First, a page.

Vatican asked to name Net patron saint

Movement: Two candidates have been suggested, but some balk at the idea.

March 20, 2000|By Judith Gaines | Judith Gaines,Boston Globe

Oasta eaters have their own patron saint. So do tax collectors, beggars, seekers of lost articles, supporters of lost causes, students, people with sore throats or troubled marriages.

St. Giles guides the disabled, St. Expedito aids the procrastinator, St. Raphael will get a friendship back on track. But cyberspace, so far, is saintless.

Now, as more people spend more time surfing the captivating but sometimes soulless ocean of information on the World Wide Web, there's a movement under way urging the Vatican to name a patron saint of the Internet.

"The Internet is a gift of God, an asset to the human condition. Why shouldn't the Catholic Church endorse it in this way?" asked Thomas Groome, professor of theology at Boston College.

But Groome and others acknowledge that the campaign is questioned, given that the Internet offers browsers plenty of pornographic and other unholy sites.

The effort began in Europe and is being pushed through petitions and other communiques to the Vatican. So far, two candidates have been suggested.

The one who apparently has the most support is Saint Isidore of Seville (560-636), a Spanish theologian who spoke several languages and was widely considered the most learned man of his time.

In an age of growing barbarism and contempt for learning, he created the "Etymologiae," a 20-volume encyclopedia of everything from grammar to birds, beasts, medicine, road-making, clothing and furniture, as well as meditations on the divine.

"His works became a storehouse of knowledge freely utilized by innumerable medieval authors," said Internet Observation Services, an Italian group that nominated Isidore.

In other words, he was a one-man Web.

The other candidate is San Pedro Regalado (1390-1456), a Spanish priest known for his ability to appear at more than one place at the same time.

"Is that not precisely what we do on the Internet?" asked Luis Angel Largo, who heads the Asociacion Amigos del Pisuerga, a religious group in Valladolid, Spain. The organization is urging the pope to pick Regalado -- who, as it happened, lived in Valladolid.

There is no official word from the Vatican, where the Pontifical Council for Social Communication and the Congregation for Divine Worship and Services sometimes designate patron saints. But the papacy does not have to give its seal of approval to such a selection.

More often, patron saints -- who already have been canonized -- are picked through popular devotion or custom. They become viewed as a protector of a place, occupation or activity. St. Francis, for instance, was a nature lover who became the patron of ecologists.

In other cases, saints are credited with an ability to aid people with a particular malady, such as St. Giles, a disabled priest said to have special sympathy for those who are similarly afflicted.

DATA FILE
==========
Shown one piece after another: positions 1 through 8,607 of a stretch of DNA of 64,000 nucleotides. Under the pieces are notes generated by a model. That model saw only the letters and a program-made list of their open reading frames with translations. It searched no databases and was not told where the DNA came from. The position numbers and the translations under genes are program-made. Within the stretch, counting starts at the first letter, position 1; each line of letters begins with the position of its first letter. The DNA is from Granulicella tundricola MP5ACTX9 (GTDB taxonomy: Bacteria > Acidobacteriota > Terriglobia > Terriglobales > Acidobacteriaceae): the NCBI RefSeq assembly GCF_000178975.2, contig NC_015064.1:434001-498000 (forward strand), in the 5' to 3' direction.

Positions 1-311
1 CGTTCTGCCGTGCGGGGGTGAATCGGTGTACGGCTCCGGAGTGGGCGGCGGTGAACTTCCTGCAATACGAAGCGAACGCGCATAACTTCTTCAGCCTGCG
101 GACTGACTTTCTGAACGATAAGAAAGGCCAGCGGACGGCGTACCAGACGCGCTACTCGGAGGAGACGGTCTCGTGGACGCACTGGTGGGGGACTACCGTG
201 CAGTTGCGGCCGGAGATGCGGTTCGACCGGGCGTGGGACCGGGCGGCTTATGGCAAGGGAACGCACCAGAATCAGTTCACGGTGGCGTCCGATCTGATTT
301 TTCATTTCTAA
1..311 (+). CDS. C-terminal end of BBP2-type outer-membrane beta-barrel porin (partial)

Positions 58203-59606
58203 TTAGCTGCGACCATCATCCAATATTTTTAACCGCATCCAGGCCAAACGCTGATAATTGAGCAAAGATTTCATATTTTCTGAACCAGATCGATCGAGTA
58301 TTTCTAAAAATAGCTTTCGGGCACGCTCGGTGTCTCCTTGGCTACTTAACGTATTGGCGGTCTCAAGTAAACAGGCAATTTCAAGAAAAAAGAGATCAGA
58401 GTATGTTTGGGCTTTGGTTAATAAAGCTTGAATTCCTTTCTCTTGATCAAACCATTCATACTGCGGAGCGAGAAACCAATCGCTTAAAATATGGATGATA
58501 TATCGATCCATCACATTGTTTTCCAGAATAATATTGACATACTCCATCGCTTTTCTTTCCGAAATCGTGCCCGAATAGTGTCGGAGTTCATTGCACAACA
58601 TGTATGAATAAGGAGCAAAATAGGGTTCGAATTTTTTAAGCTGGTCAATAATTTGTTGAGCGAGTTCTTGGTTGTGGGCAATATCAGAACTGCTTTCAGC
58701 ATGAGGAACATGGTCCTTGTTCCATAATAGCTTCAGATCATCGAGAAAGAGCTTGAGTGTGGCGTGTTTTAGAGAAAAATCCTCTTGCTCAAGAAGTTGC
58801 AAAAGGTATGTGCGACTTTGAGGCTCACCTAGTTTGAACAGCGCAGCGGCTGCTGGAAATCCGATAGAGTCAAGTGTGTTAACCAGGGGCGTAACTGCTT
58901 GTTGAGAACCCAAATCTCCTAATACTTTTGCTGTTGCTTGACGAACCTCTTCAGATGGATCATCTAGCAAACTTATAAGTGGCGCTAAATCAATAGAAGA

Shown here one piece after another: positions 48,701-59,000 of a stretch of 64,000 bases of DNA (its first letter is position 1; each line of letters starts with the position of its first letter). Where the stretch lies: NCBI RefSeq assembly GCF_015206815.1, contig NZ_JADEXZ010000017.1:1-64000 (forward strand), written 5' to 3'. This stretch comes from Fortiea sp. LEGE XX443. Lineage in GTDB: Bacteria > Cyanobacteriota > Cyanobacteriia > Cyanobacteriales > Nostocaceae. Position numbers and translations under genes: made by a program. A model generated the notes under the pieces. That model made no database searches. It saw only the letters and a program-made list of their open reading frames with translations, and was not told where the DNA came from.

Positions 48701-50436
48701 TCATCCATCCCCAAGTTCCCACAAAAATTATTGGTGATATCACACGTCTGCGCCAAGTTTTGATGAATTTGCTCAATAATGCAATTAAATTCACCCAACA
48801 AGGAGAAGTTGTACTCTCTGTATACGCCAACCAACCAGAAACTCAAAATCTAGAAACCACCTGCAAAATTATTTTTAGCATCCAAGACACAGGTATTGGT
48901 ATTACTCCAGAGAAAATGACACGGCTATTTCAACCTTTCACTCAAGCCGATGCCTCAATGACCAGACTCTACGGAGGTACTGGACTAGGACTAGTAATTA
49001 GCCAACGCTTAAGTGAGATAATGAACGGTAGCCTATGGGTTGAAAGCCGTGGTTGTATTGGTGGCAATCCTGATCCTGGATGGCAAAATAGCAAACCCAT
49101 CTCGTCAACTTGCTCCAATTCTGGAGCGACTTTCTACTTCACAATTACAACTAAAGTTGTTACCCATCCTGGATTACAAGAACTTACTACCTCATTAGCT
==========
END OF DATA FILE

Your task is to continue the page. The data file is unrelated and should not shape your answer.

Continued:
St. Clare of Assisi is the patron saint of television because one Christmas, too ill to leave her bed, she allegedly saw and heard a Christmas Mass miles away.

The question of whether the Internet needs a saint is generating hot debate among the plugged-in crowd, Catholics and non-Catholic alike.

At the 1369 Coffeehouse in Cambridge, Mass., where several customers had set up their laptops to work while sipping their java, some thought the Net could benefit from divine oversight.

"I could use a saint to get rid of all my spam mail," quipped Teanna Babcock, 43, a teacher of boxing and martial arts in Cambridge.

Perhaps an Internet saint could help her upload more quickly, or have less down time, Babcock mused. In any case, Isidore sounded like a good choice.

"I just hope he's a secure server," she said.

But others balked at the prospect of an ultimate Web master.

A few tables away, Anna Kazanjian, 35, a graduate student at Bunker Hill Community College, was working on a physics assignment. She thought a patron saint sounded too much like an exclusively Catholic idea, and non-Catholics wouldn't take to it.

"The essence of the Internet is that it's open to anybody, regardless of their religious beliefs," she said.

Others said many Internet users don't feel spiritually bereft. And some wondered if the current nominees might be too old to guide the ever-changing and unruly Web.

With more than 30 billion screen-sized pages of all descriptions available worldwide, the Internet is still the wild, wild West, said Don Orifice, 46, executive director of the North Shore Computer Society.

He wasn't sure Net surfers would want a saint, but, if they do, he thought a better choice might be St. Anthony.

"Isn't he the one you appeal to if you're lost, or trying to find something?" he asked, adding that this is often the plight of Web users.

At Boston University, Mark Girolami, 27, a law student specializing in classical and medieval studies, said an Internet saint should be a more modern soul than Regalado or Isidore.

"Bill Gates is the one who comes to mind," he said.

Saint Bill?

Even Groome thought someone such as Mohandas K. Gandhi, the Indian nationalist revered for his message of nonviolence, would be more appropriate. Or Dorothy Day, the founder of the "Catholic Worker," known for her deep commitment to peace, justice and the environment.

"If ever there was a time to break open the Catholic imagination, if ever there was a time to canonize a non-Catholic, surely the time is now," he said. "And what better subject than the Internet, which crosses so many lines of class and culture?"

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